Longitudinal imaging of cancer cell metastases in two preclinical models: a correlation of noninvasive imaging to histopathology

Int J Mol Imaging. 2014;2014:102702. doi: 10.1155/2014/102702. Epub 2014 Mar 3.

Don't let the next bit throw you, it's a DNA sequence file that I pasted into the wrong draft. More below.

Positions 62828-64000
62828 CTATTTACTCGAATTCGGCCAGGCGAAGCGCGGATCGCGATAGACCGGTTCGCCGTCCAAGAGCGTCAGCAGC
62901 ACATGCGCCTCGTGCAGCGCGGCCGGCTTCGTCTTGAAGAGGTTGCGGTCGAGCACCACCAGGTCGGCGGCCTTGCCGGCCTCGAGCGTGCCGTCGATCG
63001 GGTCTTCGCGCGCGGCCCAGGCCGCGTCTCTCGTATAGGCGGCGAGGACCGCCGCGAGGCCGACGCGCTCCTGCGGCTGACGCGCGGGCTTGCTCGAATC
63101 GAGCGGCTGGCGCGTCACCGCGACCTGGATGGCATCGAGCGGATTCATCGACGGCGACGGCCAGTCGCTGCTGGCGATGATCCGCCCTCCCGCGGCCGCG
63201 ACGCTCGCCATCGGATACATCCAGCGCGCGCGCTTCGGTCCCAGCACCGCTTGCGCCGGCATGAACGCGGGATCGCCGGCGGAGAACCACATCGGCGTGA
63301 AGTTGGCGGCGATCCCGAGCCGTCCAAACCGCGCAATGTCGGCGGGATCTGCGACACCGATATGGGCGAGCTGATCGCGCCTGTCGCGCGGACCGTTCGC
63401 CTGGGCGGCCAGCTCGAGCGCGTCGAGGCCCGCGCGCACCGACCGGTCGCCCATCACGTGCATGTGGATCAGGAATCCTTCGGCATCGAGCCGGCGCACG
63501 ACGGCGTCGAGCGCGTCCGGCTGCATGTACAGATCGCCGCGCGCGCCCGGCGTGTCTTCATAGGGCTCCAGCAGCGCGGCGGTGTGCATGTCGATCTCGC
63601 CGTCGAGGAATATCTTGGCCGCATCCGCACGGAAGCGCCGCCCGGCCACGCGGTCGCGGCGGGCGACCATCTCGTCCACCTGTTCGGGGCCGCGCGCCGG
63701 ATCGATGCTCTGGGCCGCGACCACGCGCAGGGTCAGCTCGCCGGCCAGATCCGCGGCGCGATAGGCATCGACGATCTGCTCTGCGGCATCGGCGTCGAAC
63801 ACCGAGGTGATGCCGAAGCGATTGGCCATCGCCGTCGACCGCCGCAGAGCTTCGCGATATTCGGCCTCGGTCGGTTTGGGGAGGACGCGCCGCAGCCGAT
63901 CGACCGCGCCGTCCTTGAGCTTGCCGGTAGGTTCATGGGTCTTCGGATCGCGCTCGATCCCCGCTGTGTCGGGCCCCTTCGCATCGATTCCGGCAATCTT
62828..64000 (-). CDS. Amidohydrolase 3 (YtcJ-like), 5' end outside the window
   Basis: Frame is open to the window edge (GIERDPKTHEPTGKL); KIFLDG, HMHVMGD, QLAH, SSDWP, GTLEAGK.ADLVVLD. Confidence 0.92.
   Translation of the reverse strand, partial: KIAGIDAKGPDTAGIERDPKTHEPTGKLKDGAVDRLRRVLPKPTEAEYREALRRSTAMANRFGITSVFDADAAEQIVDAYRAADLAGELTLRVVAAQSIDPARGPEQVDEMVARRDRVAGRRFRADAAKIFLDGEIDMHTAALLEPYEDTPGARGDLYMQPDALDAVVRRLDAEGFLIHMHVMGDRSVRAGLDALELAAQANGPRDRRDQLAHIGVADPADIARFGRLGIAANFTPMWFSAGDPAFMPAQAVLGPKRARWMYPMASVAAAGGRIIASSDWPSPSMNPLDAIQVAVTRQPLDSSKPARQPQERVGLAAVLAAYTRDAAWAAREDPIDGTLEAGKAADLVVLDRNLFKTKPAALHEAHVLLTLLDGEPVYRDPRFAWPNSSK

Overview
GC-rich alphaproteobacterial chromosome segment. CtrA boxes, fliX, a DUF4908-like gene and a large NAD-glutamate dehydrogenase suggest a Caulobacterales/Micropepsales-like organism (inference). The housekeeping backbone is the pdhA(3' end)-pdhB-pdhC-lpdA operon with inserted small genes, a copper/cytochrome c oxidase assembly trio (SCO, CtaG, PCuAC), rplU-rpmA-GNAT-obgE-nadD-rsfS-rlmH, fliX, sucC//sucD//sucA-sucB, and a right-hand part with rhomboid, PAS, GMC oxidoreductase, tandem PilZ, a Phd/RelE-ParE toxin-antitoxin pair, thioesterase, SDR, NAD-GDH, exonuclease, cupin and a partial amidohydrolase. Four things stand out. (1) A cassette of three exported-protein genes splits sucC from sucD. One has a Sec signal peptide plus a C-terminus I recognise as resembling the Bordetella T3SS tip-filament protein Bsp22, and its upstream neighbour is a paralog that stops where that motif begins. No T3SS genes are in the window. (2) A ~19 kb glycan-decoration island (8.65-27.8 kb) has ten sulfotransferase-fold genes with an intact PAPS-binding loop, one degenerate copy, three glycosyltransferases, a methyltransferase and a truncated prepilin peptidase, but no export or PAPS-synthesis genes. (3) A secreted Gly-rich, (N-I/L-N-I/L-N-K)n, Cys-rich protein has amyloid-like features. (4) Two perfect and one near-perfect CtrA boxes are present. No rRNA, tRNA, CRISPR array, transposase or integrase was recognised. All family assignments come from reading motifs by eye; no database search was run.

Metastatic spread is the leading cause of death from cancer. Early detection of cancer at primary and metastatic sites by noninvasive imaging modalities would be beneficial for both therapeutic intervention and disease management. Noninvasive imaging modalities such as bioluminescence (optical), positron emission tomography (PET)/X-ray computed tomography (CT), and magnetic resonance imaging (MRI) can provide complementary information and accurately measure tumor growth as confirmed by histopathology. Methods. We validated two metastatic tumor models, MDA-MD-231-Luc and B16-F10-Luc intravenously injected, and 4T1-Luc cells orthotopically implanted into the mammary fat pad. Longitudinal whole body bioluminescence imaging (BLI) evaluated metastasis, and tumor burden of the melanoma cell line (B16-F10-Luc) was correlated with (PET)/CT and MRI. In addition, ex vivo imaging evaluated metastasis in relevant organs and histopathological analysis was used to confirm imaging. Results. BLI revealed successful colonization of cancer cells in both metastatic tumor models over a 4-week period. Furthermore, lung metastasis of B16-F10-Luc cells imaged by PET/CT at week four showed a strong correlation (R (2) = 0.9) with histopathology. The presence and degree of metastasis as determined by imaging correlated (R (2) = 0.7) well with histopathology findings. Conclusions. We validated two metastatic tumor models by longitudinal noninvasive imaging with good histopathology correlation.